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Embracing Emotional Intelligence: The Key to Thriving Relationships


Colleagues Communicating
Embracing Emotional Intelligence: The Key to Thriving Relationships

Do you often pause to consider how others feel in different situations?


Are you able to express your emotions healthily and constructively?


Do you find yourself becoming more aware of your emotional reactions to events or interactions over time?


If you answered Yes to these questions, it’s likely you have developed some of the skills that form the basis of emotional intelligence.

Emotional intelligence is the ability to recognise, understand and manage your own emotions and the emotions of others. It’s made up of different characteristics and skill sets, all of which can be learned. Daniel Goleman, the renowned psychologist, describes four domains of emotional intelligence:


Self-awareness 

Emotional intelligence starts with knowing what you’re feeling and thinking, understanding why you’re feeling it and how this impacts your behaviour and decision-making processes. Self-awareness is also about recognising what motivates you and brings you fulfilment, so you can choose how to align your actions and behaviours with your goals.


Self-management

This refers to the ability to handle impulses or effectively regulate emotions, so feelings don’t get in the way of what you’re doing. The ability to use emotions positively and constructively is key to developing emotional intelligence. You are in charge of your behaviour regardless of your emotions and feelings, so the trick here is to slow the brain down so you can choose the most appropriate emotional response to the situation. Try maintaining a curious and positive outlook in situations, for example, looking for opportunities where others would see setbacks.


Awareness of others 

Sometimes known as social awareness, this aspect of emotional intelligence is all about developing empathy. It involves sensing what someone else is feeling, taking an active interest in understanding their needs and concerns and listening attentively to explore different points of view. It enables you to see problems from different perspectives, leading to more considered and objective decision-making.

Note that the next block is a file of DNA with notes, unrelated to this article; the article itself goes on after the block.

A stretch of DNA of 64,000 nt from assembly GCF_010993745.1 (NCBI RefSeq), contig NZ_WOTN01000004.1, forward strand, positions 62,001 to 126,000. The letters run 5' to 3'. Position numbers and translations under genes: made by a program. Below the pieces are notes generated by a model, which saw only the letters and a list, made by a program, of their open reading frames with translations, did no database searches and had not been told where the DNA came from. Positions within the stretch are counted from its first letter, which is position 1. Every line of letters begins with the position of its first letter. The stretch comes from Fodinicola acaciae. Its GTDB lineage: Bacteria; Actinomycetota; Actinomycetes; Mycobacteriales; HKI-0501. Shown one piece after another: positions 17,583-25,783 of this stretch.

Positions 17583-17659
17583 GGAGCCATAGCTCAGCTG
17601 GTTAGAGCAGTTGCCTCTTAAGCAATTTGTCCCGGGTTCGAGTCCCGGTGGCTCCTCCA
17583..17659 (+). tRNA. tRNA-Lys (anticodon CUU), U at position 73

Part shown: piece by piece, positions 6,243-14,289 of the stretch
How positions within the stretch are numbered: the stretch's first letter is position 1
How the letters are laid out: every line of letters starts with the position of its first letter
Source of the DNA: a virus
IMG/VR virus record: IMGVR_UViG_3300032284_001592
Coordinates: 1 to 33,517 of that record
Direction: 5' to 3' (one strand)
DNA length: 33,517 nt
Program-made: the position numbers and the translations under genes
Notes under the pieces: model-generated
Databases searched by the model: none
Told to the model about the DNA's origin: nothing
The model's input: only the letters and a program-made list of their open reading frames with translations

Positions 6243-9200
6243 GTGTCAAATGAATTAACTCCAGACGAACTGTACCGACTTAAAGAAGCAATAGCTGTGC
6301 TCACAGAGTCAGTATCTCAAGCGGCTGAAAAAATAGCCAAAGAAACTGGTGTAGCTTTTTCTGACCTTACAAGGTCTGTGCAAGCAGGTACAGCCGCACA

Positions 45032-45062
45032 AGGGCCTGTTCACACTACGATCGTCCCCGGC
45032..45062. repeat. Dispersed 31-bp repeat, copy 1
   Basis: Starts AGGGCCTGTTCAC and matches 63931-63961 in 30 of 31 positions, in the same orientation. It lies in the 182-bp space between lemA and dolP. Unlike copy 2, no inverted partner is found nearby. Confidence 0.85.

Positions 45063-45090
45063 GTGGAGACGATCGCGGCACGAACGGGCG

Another dimension of social awareness is understanding the dynamics, culture and politics within an organisation, also known as organisational awareness. This entails identifying the power relationships, understanding the dynamics that influence decision making and navigating the unspoken rules that govern behaviour within an organisation.


Relationship management

The final component is to put it all together to build and maintain healthy and impactful relationships with others. This requires building rapport, being engaging and persuasive, and positively impacting others, guiding them to work towards a shared goal. An integral part of relationship management is the ability to manage conflict, helping others through difficult situations and working through disagreements to reach workable resolutions.


If you’re looking to improve your emotional intelligence here are a few suggestions to try out:


  • Practice self-awareness: 

Keep a journal, record your observations and responses and get to know yourself. Pay attention to how you react in different situations and consider the underlying reasons for your feelings and actions. Learn about what your values are and why they are important to you, what motivates you and what riles you up.


  • Practice empathy in daily interactions: 

Make a conscious effort to consider others' perspectives and feelings in your interactions. Ask open-ended questions, validate their emotions, and show genuine interest in their well-being.


  • Seek feedback

Ask for feedback from trusted friends or colleagues to explore the differences between how you see yourself and how others see you. Identify some probing questions to open a conversation. Questions like: “Am I aware of what’s happening around me? How well do I regulate my emotions? Do I appear motivated? Am I empathic? What are my social skills like?”

Ask them to be kind, sincere, clear and specific in their communication (if you remember the advice from my recent article on giving feedback!).

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